Use this URL to cite or link to this record in EThOS:
Title: Cassini plasma spectrometer observations of Titan's ionospheric electrons and ions
Author: Wellbrock, A.
Awarding Body: University College London (University of London)
Current Institution: University College London (University of London)
Date of Award: 2013
Availability of Full Text:
Access from EThOS:
Full text unavailable from EThOS. Please try the link below.
Access from Institution:
The work in this thesis uses data from the Cassini spacecraft in the Saturnian system to study the ionosphere and magnetic environment of Saturn’s largest moon Titan. The main instrument utilised is the Cassini Plasma Spectrometer – Electron Spectrometer (CAPS-ELS). Following the presentation of relevant background information, the first part of the thesis is concerned with the analysis of electrons in Titan’s ionosphere and exosphere, whereas in the second part we investigate observations of organic negative ions that can reach masses as high as 13,800 amu/q. The first of two electron topics is the study of photoelectrons in Titan’s ionosphere. We report on observations of photoelectrons (Coates et al., 2007a) in Titan’s exosphere and ionospheric tail that were created in Titan’s lower sunlit ionosphere. We compare observations to hybrid model results (Sillanpää et al., 2011) to confirm that photoelectrons can travel to these locations via magnetic field lines and discuss the implications for Titan’s ionospheric environment and magnetic tail. In the second electron topic we explore regions in Titan’s topside ionosphere where electrons undergo a change in energy of up to 100 eV. These events are observed predominantly on the hemisphere of Titan where the electric field of Saturn’s corotating magnetospheric plasma points away from the moon. A number of events also appear to be associated with pick up ions. The negative ion part of this thesis describes the investigation of factors that control the masses and number densities of negative ions (Coates et al., 2007b, 2009). These have been observed in the altitude range 950 – 1400 km which makes up the main part of Titan’s ionosphere. We find that the highest masses and densities are observed at the lower altitudes within this range. In addition, we reveal solar zenith angle trends for different mass groups, including a region of predominantly low densities near the day-night terminator.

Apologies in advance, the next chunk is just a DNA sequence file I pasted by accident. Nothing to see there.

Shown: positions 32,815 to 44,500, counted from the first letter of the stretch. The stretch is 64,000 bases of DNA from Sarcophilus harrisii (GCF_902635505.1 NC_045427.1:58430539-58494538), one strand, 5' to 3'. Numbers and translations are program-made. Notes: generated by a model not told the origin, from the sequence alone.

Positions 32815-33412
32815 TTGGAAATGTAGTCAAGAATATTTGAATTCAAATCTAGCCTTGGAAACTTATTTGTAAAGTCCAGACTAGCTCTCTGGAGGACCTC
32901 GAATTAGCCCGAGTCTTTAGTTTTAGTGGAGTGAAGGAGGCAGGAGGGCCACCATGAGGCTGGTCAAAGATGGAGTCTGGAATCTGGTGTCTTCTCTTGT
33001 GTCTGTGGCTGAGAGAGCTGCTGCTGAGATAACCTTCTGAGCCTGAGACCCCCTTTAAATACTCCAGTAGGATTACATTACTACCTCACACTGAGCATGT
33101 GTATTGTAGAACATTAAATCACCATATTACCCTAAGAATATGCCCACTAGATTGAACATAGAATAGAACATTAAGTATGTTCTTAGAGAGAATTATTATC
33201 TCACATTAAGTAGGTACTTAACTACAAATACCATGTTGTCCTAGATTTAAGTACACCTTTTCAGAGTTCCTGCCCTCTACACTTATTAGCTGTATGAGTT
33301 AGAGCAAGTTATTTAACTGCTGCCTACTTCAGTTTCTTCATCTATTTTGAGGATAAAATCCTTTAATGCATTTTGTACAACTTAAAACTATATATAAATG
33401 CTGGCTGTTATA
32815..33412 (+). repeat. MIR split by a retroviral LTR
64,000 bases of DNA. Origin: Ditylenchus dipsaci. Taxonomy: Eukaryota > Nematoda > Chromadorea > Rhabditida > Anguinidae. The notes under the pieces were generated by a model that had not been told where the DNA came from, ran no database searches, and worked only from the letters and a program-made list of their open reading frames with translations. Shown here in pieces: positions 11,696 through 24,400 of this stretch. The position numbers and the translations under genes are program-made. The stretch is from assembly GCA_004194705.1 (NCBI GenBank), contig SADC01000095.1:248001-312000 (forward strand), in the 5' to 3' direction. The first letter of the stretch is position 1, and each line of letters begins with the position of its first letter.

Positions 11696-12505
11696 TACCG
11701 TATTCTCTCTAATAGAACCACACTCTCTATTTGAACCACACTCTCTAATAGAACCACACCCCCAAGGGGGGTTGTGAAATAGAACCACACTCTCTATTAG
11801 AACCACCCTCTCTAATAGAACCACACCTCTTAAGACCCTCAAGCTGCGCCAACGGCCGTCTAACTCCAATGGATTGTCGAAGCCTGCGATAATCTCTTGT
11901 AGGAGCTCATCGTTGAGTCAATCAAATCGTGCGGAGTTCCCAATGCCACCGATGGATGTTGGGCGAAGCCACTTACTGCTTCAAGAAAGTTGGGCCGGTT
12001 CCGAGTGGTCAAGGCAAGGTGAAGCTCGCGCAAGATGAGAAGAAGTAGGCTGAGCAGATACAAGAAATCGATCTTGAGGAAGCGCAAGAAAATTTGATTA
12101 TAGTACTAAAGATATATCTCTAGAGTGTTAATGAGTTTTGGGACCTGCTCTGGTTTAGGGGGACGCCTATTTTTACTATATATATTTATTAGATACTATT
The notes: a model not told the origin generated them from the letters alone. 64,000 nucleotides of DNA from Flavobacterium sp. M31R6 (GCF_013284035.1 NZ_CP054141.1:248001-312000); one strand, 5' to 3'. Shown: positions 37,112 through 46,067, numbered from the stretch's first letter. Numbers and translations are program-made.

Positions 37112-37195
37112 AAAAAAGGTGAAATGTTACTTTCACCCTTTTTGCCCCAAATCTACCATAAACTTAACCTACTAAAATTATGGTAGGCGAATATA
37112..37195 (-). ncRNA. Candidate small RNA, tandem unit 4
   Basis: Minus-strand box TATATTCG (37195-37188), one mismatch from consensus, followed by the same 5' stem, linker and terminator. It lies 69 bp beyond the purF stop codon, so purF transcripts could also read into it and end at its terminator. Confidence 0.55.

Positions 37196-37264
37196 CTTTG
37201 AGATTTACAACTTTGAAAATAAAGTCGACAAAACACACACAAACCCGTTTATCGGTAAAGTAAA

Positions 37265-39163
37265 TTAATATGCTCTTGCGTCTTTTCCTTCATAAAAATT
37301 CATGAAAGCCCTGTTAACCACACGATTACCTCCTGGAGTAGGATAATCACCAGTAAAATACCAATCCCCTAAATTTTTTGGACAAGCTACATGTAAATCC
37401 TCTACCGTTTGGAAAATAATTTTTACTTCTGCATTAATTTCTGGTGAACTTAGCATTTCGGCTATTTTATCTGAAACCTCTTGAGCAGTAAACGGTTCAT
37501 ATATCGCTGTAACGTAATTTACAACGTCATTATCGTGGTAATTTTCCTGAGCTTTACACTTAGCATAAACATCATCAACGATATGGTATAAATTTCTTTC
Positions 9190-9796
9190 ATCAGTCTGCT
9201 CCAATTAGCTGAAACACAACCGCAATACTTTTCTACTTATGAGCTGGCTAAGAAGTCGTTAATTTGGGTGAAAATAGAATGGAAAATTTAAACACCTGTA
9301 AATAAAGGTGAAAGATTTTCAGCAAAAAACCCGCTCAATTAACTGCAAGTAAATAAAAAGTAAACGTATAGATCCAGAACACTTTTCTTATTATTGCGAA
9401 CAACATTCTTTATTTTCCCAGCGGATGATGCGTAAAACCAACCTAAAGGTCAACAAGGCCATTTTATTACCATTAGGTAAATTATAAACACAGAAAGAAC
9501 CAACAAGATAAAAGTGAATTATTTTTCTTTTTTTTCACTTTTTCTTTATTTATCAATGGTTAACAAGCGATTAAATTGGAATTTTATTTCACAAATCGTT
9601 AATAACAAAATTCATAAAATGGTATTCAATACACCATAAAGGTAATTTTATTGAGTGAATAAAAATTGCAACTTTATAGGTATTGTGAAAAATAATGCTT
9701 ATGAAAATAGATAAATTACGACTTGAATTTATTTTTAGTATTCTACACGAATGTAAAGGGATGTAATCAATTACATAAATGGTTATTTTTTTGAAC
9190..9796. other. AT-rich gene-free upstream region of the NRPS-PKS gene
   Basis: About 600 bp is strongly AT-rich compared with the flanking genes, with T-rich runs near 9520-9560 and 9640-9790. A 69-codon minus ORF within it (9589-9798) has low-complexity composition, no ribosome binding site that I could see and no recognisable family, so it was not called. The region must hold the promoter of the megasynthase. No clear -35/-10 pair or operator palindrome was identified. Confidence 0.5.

Supervisor: Not available Sponsor: Not available
Qualification Name: Thesis (Ph.D.) Qualification Level: Doctoral
EThOS ID:  DOI: Not available